Qualified investors and their families may be eligible to enter the United States on this type of visa if they invest $500,000 to $1,000,000 in an existing or new business in the United States. On the basis of the business, investors may at a later time proceed with an application for permanent residence.

L1 – H1 B Questionnaire L1 Questionnaire

This type of visa allows an executive or manager to come to the U.S. to establish a new business. Those who serve as a manager of a business which is located outside U.S., and who have been transferred to a business in the U.S.A. as a manager or executive may qualify for a L-1 visa if the foreign and U.S. business are linked by 50% or more common ownership. Those who fall under this definition qualify for the L-1A visa for managerial transferees. The L-1A visa may be extended for a total of 7 years and is easily converted to a green card. The L-1A visa was designed to permit multinational corporations to assign managerial staff to foreign operations. Small business may also take advantage of the L-1A. Green card through an L-1. After the U. S. company has been in business for at least one year, an immigrant visa may be requested (Multinational Executive EB-1 Visa), if the company in the country where the petitioner is from is still in business. This type of visa is recommended for people who wish to obtain residency with their family in the future.

  1. A certified copy of your existing company’s annual report, records of stock ownership, certified audits, balance sheets, profit and loss statements, business income tax records, articles of incorporation in the U.S., Bylaws and minutes of Board Meetings for the US entity.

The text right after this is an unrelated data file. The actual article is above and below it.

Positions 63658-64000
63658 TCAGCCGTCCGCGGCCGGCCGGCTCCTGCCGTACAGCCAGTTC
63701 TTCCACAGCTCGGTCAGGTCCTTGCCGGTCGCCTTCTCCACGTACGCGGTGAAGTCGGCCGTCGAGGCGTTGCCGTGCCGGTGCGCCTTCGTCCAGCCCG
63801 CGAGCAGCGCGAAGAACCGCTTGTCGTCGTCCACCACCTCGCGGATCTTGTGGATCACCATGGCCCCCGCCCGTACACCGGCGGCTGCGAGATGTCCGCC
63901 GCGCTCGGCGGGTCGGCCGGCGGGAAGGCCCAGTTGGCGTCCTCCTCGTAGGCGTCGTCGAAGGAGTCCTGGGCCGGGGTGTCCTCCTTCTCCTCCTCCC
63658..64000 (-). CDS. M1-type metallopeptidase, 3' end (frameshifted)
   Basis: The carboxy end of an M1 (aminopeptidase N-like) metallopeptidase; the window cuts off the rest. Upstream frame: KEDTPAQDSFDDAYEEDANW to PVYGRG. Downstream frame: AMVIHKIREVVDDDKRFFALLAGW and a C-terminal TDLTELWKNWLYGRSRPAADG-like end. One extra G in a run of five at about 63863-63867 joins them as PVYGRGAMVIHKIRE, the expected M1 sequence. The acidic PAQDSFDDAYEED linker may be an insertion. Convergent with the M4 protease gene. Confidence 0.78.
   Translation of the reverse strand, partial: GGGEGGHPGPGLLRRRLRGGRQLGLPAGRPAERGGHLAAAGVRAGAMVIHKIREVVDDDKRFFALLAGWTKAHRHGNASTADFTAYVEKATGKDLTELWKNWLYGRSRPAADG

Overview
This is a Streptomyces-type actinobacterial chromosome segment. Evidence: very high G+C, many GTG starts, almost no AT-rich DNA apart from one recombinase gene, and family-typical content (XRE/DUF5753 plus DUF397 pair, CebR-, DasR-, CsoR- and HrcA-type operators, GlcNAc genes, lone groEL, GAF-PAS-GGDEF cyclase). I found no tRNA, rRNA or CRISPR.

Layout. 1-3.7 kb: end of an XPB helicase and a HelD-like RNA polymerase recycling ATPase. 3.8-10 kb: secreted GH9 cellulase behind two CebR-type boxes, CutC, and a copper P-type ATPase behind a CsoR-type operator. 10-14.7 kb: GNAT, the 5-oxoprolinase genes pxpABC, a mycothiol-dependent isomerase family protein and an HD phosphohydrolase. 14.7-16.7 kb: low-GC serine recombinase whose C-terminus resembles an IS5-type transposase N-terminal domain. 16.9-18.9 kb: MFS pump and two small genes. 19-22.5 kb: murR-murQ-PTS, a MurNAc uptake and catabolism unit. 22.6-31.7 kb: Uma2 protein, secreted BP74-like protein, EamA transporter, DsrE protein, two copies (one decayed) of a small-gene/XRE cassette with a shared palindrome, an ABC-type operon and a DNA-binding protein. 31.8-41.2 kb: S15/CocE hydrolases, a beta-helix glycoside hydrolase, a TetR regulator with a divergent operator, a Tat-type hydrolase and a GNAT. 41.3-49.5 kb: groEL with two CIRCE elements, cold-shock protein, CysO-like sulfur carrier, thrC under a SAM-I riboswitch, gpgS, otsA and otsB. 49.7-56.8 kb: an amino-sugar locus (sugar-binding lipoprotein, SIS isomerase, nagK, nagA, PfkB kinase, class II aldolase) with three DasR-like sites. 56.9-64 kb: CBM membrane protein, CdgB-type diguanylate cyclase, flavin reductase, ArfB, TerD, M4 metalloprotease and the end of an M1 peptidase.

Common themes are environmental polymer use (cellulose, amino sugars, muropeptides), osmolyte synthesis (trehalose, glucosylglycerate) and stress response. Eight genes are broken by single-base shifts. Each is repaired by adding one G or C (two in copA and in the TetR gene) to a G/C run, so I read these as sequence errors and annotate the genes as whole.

2. Similar papers as in 1 above for the foreign entity.
  3. A detailed statement regarding ownership and control; evidence to show the ownership and control of both the U.S. and the foreign entity and their relationship to one another.
  4. Copy of agreement, if any, between the foreign entity and the US Corporation.
  5. Applicable business licenses/permits/registration for US entity
  6. Promotional materials about the company, its products, services or key people or any other marketing materials;
  7. Copies of any awards, memberships or special achievements by the company or key personnel, if any
  8. Title deed, Lease/Deed; Mortgage or rent receipts for the business premises.
  9. Organizational chart of the U.S. and the foreign entity’s structure, describing managerial hierarchy and staffing levels; * indicate the current names of executive, manager(s), supervisor(s), the beneficiary’s position in the chart * indicate the names of other existing employees with each department or subdivision * clearly indicate all existing employees to be under the beneficiary’s supervision in the U.S. including names, titles, brief job duties, non immigrant status, etc.
  10. Sample invoices or contracts, indicating trade in goods or services, preferably orders transacted with various countries, average or largest orders;
  11. Submit evidence of beneficiary’s qualifications for this position, including resume, copies of certificates and evaluation of his / her qualification, work experience, especially related to the position being offered.